Department of State

The United States Department of State is a federal body mandated with the task of handling foreign policy and diplomatic issues within the country, including advising the President on policy issues regarding foreign policy. This is one of the most critical departments in the Federal Government, since it essentially defines the way the United States will interact with other nations in the world.

The Department of State is equivalent to foreign ministries in other nations, such as in the commonwealth. In addition to providing information that is used in foreign policy formation, the Department of State is also tasked with negotiating with foreign entities when drawing up treatises and agreements. The Department of State also represents the United States during all UN meetings. The department is the depository for more than 200 multilateral treaties, which are agreements that the country has made with other nations in issues such as preferential trade.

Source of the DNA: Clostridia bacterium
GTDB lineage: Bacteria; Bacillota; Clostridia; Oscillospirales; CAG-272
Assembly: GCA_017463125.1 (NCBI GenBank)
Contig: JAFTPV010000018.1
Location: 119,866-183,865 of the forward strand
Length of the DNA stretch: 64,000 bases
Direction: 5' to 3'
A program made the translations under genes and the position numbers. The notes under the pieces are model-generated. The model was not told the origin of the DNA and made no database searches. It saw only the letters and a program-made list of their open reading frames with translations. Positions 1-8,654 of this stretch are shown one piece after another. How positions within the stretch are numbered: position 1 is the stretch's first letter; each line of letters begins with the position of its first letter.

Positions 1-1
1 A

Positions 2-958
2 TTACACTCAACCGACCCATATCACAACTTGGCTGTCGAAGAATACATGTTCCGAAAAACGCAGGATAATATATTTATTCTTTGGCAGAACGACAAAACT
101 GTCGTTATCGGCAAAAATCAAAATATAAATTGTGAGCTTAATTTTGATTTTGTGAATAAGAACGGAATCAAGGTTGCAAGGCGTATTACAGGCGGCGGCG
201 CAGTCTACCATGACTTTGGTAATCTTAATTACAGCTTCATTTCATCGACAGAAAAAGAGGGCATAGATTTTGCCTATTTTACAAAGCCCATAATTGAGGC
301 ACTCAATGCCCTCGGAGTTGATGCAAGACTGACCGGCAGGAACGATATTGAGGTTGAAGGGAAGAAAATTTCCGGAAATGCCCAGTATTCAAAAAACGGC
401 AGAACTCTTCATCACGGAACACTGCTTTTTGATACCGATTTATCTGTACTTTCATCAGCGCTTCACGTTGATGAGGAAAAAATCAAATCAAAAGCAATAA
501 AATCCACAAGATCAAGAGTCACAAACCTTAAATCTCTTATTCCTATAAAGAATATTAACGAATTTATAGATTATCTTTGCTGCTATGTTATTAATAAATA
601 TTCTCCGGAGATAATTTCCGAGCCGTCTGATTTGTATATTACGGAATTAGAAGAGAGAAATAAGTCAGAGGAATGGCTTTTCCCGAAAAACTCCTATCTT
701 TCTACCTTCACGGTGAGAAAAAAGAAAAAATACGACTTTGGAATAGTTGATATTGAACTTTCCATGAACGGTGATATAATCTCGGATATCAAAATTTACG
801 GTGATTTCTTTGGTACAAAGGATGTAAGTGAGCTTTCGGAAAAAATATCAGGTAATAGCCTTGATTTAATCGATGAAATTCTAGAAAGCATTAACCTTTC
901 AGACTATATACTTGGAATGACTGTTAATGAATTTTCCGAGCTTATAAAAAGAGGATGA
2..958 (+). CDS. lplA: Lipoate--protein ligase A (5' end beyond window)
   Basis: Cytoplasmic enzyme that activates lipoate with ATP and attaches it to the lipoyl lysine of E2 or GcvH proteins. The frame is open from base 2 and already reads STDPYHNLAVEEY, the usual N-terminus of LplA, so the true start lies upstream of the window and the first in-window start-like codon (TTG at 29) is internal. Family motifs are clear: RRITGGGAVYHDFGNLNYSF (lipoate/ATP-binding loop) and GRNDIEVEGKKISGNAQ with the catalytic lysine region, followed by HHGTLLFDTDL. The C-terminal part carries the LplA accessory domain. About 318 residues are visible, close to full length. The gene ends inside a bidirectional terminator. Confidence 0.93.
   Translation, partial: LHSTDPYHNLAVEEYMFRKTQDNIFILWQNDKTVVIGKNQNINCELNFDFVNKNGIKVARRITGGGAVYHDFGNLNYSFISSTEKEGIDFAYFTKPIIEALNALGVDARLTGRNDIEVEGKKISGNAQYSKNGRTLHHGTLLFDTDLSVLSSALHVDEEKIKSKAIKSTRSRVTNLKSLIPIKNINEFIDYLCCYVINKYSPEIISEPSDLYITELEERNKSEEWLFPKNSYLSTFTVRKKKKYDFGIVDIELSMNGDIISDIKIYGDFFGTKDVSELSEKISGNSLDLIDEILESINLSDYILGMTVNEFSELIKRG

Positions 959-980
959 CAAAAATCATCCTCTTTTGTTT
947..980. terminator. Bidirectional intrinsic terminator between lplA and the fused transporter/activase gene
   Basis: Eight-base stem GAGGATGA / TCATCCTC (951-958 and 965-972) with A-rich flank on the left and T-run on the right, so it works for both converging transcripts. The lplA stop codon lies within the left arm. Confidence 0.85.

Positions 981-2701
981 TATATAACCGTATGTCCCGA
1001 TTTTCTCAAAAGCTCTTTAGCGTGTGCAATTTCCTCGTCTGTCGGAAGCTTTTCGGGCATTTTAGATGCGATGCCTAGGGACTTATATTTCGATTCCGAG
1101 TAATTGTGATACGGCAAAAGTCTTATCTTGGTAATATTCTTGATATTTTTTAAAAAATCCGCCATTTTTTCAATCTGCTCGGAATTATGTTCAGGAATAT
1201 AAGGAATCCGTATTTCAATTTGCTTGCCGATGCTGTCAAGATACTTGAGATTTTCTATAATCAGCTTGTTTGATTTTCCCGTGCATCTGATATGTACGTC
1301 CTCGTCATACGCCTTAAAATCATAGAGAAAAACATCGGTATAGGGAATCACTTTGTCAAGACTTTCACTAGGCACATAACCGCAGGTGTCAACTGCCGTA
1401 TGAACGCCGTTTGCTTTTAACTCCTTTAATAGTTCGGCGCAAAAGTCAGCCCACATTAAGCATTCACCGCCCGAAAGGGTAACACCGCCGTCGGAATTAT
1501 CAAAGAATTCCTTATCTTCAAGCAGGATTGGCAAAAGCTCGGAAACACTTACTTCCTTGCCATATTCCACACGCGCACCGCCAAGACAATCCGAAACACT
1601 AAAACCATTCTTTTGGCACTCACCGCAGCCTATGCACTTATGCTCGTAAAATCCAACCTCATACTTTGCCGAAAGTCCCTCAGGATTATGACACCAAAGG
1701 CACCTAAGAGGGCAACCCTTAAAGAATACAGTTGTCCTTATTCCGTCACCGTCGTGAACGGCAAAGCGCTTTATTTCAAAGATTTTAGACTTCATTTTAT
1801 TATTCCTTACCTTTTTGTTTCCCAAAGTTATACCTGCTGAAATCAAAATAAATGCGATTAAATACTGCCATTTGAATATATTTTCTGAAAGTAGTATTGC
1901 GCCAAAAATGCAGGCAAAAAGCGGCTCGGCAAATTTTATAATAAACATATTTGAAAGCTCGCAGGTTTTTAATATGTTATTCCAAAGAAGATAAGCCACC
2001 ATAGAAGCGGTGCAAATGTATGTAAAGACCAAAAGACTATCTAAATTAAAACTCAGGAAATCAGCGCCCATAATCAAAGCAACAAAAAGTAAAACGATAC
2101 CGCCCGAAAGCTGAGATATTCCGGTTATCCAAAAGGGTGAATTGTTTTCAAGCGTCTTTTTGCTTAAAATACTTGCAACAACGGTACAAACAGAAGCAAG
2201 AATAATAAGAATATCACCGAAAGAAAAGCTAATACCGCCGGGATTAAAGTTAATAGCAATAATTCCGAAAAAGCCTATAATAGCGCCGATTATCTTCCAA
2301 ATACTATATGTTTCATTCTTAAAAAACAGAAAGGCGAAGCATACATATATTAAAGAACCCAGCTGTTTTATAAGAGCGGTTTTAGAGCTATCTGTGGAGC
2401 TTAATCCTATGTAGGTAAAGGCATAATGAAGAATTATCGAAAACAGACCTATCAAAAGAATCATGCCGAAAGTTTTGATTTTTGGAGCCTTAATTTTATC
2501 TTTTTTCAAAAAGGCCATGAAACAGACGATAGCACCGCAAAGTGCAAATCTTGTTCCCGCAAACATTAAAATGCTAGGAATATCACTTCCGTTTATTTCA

The Department of State was initiated in 1787, and holds the distinction of being the first department ever established in the United States. At the time, the mandate of the Department of State was to be the keeper of the Great Seal of the United States, as well as to manage the US Mint. Today, it has its headquarters in Washington DC, in the Harry Truman Building.

The US Department of State is headed by the Secretary of State, a position nominated by the president, and then confirmed by the Senate before they can embark on their task. In the presidential line of succession, it is the Secretary of State who holds the office after the President pro tempore of the Senate.